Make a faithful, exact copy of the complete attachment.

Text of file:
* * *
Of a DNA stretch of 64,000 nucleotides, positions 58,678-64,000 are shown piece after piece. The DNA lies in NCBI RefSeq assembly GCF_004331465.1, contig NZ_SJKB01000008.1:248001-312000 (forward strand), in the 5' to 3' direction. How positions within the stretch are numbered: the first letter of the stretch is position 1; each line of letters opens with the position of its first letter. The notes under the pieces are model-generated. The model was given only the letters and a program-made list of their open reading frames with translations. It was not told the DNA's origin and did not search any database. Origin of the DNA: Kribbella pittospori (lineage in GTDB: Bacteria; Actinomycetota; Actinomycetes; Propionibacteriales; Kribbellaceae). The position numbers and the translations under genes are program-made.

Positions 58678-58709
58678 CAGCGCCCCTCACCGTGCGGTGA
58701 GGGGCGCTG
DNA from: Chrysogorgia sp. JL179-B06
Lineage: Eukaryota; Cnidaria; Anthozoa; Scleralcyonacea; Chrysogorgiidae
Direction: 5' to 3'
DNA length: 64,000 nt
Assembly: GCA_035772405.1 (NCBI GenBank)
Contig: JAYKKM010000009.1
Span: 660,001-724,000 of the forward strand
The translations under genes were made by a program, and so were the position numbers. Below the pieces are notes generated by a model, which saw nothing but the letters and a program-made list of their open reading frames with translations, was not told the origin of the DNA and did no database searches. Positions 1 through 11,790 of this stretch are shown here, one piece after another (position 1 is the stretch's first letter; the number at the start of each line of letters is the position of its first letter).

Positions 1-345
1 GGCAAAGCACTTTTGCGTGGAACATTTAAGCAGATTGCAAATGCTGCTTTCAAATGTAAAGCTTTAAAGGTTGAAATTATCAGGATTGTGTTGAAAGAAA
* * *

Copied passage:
Of a DNA stretch of 64,000 nucleotides, positions 58,678-64,000 are shown piece after piece. The DNA lies in NCBI RefSeq assembly GCF_004331465.1, contig NZ_SJKB01000008.1:248001-312000 (forward strand), in the 5' to 3' direction. How positions within the stretch are numbered: the first letter of the stretch is position 1; each line of letters opens with the position of its first letter. The notes under the pieces are model-generated. The model was given only the letters and a program-made list of their open reading frames with translations. It was not told the DNA's origin and did not search any database. Origin of the DNA: Kribbella pittospori (lineage in GTDB: Bacteria; Actinomycetota; Actinomycetes; Propionibacteriales; Kribbellaceae). The position numbers and the translations under genes are program-made.

Positions 58678-58709
58678 CAGCGCCCCTCACCGTGCGGTGA
58701 GGGGCGCTG
DNA from: Chrysogorgia sp. JL179-B06
Lineage: Eukaryota; Cnidaria; Anthozoa; Scleralcyonacea; Chrysogorgiidae
Direction: 5' to 3'
DNA length: 64,000 nt
Assembly: GCA_035772405.1 (NCBI GenBank)
Contig: JAYKKM010000009.1
Span: 660,001-724,000 of the forward strand
The translations under genes were made by a program, and so were the position numbers. Below the pieces are notes generated by a model, which saw nothing but the letters and a program-made list of their open reading frames with translations, was not told the origin of the DNA and did no database searches. Positions 1 through 11,790 of this stretch are shown here, one piece after another (position 1 is the stretch's first letter; the number at the start of each line of letters is the position of its first letter).

Positions 1-345
1 GGCAAAGCACTTTTGCGTGGAACATTTAAGCAGATTGCAAATGCTGCTTTCAAATGTAAAGCTTTAAAGGTTGAAATTATCAGGATTGTGTTGAAAGAAA